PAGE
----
Identifying the Legal Breach

04 January 2017

An employer who dismisses an employee because, or mainly because, they have made a protected disclosure (‘blown the whistle’) will find that that is automatically unfair. And a worker is protected from being subjected to any detriment for having made this type of disclosure.

Eiger Securities LLP v Korshunova

An employer who dismisses an employee because, or mainly because, they have made a protected disclosure (‘blown the whistle’) will find that that is automatically unfair. And a worker is protected from being subjected to any detriment for having made this type of disclosure.

But can you be sure that something is or isn’t a protected disclosure? The law says that it must be a disclosure of information and that the information must, in the employee’s reasonable belief, be in the public interest and relate to one of six types of failure – one of which is breach of a legal obligation. It’s always going to be fact-sensitive, and Ms Korshunova’s case was no exception.

She was a sales executive at the broking business, Eiger Securities (‘Eiger’). Eiger brokers used an online chat facility to liaise with traders in client banks. It was practice for brokers to share their passwords for their computers and for these conversations. Ms Korshunova complained that the managing director, Mr Ashton, had logged in in her name and traded with clients without making it clear that it was him, rather than her, that was doing so. She complained to him: “..... [M]y clients do not like that you talk to them pretending it is me when I am away for lunch”, she said (among other things).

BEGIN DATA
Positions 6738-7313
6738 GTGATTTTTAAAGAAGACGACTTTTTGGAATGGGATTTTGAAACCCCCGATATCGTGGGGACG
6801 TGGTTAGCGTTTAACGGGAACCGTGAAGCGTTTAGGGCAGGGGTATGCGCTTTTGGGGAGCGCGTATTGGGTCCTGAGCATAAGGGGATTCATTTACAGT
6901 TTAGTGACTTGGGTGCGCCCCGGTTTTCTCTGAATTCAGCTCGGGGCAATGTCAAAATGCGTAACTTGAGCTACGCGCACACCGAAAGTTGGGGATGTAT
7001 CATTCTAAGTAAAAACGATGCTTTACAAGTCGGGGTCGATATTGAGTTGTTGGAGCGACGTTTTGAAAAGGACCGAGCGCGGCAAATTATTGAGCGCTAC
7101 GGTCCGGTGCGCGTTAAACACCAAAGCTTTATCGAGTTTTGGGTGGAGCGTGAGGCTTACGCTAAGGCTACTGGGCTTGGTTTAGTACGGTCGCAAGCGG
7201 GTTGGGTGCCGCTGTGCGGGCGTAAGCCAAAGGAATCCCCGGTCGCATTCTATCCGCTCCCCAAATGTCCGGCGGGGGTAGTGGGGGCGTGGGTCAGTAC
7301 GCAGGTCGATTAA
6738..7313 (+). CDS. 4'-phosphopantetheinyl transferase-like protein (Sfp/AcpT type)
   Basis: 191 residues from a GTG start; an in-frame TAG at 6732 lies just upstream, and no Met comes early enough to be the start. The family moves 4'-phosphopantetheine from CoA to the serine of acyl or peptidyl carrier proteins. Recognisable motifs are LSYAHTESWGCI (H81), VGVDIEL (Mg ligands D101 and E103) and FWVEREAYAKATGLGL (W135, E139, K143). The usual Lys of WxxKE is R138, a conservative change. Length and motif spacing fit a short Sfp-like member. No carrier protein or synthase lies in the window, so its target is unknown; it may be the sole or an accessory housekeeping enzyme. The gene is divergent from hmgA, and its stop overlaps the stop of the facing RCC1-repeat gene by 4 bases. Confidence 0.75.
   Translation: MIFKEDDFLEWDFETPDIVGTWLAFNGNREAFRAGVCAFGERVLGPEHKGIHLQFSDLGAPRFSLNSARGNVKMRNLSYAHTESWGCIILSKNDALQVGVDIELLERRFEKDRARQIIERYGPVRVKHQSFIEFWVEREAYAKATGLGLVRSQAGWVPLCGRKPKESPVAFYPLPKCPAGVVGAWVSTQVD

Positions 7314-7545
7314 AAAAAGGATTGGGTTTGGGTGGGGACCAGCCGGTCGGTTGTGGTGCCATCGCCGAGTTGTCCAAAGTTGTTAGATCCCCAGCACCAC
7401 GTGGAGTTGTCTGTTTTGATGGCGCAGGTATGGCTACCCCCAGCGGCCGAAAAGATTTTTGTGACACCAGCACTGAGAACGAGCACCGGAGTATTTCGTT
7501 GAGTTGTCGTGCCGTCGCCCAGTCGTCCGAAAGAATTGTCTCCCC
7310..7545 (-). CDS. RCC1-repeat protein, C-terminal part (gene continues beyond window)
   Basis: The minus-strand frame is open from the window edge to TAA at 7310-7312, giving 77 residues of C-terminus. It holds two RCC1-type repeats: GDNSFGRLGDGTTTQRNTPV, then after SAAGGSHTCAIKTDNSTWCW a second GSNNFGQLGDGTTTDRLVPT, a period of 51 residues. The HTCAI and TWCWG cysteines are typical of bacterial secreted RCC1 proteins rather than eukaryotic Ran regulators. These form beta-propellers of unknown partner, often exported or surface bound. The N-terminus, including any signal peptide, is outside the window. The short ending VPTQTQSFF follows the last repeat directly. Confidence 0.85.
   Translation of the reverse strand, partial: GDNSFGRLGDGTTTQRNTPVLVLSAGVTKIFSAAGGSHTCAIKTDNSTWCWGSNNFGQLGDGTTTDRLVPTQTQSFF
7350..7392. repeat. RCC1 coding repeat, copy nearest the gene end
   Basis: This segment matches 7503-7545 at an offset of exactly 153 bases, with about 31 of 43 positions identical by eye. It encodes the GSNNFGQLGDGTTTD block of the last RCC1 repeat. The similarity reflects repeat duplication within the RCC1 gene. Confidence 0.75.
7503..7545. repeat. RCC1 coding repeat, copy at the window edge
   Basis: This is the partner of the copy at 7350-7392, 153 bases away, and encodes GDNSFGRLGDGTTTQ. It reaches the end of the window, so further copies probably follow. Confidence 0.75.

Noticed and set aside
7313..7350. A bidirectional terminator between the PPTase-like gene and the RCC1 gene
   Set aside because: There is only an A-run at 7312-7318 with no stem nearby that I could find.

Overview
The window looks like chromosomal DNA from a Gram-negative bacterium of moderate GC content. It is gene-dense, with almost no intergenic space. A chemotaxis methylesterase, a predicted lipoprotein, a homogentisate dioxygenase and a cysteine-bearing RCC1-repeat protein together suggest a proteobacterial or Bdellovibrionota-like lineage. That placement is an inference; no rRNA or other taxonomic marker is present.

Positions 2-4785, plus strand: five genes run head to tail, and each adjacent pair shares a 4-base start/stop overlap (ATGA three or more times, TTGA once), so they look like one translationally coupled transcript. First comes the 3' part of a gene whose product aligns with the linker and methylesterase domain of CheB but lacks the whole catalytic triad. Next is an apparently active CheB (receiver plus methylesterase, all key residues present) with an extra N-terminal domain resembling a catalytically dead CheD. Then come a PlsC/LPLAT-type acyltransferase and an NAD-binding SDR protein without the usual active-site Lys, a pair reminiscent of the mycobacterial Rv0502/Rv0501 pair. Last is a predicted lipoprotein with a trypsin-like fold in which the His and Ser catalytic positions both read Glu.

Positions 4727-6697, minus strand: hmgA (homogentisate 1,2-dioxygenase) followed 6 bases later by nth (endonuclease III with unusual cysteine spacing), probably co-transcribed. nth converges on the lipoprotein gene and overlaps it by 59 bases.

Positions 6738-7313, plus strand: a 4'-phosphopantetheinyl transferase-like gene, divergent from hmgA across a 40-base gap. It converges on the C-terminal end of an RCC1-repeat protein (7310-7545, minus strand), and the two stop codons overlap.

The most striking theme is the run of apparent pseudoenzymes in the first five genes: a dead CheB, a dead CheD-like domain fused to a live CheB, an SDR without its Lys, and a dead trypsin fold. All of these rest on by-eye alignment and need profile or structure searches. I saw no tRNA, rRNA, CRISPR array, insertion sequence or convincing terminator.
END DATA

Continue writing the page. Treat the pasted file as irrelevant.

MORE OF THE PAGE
Ms Korshunova changed her passwords and was eventually dismissed for gross misconduct. She claimed automatically unfair dismissal, as well as having been subjected to the detriment of some of her clients being taken away from her.

Ms Korshunova won at tribunal, but the Employment Appeal Tribunal (EAT) set aside a number of the tribunal’s decisions – including the decision that she had made a qualifying disclosure. Yes, there had been a disclosure of information; Ms Korshunova had told Mr Ashton that she believed what he was doing was wrong and she gave him new information – which was that her clients didn’t like it. However, the tribunal had not identified the legal obligation that she reasonably believed had been breached. There had to be something more than an assertion that certain actions were wrong.

As the EAT put it: "Actions may be considered to be wrong because they are immoral, undesirable or in breach of guidance without being in breach of a legal obligation."


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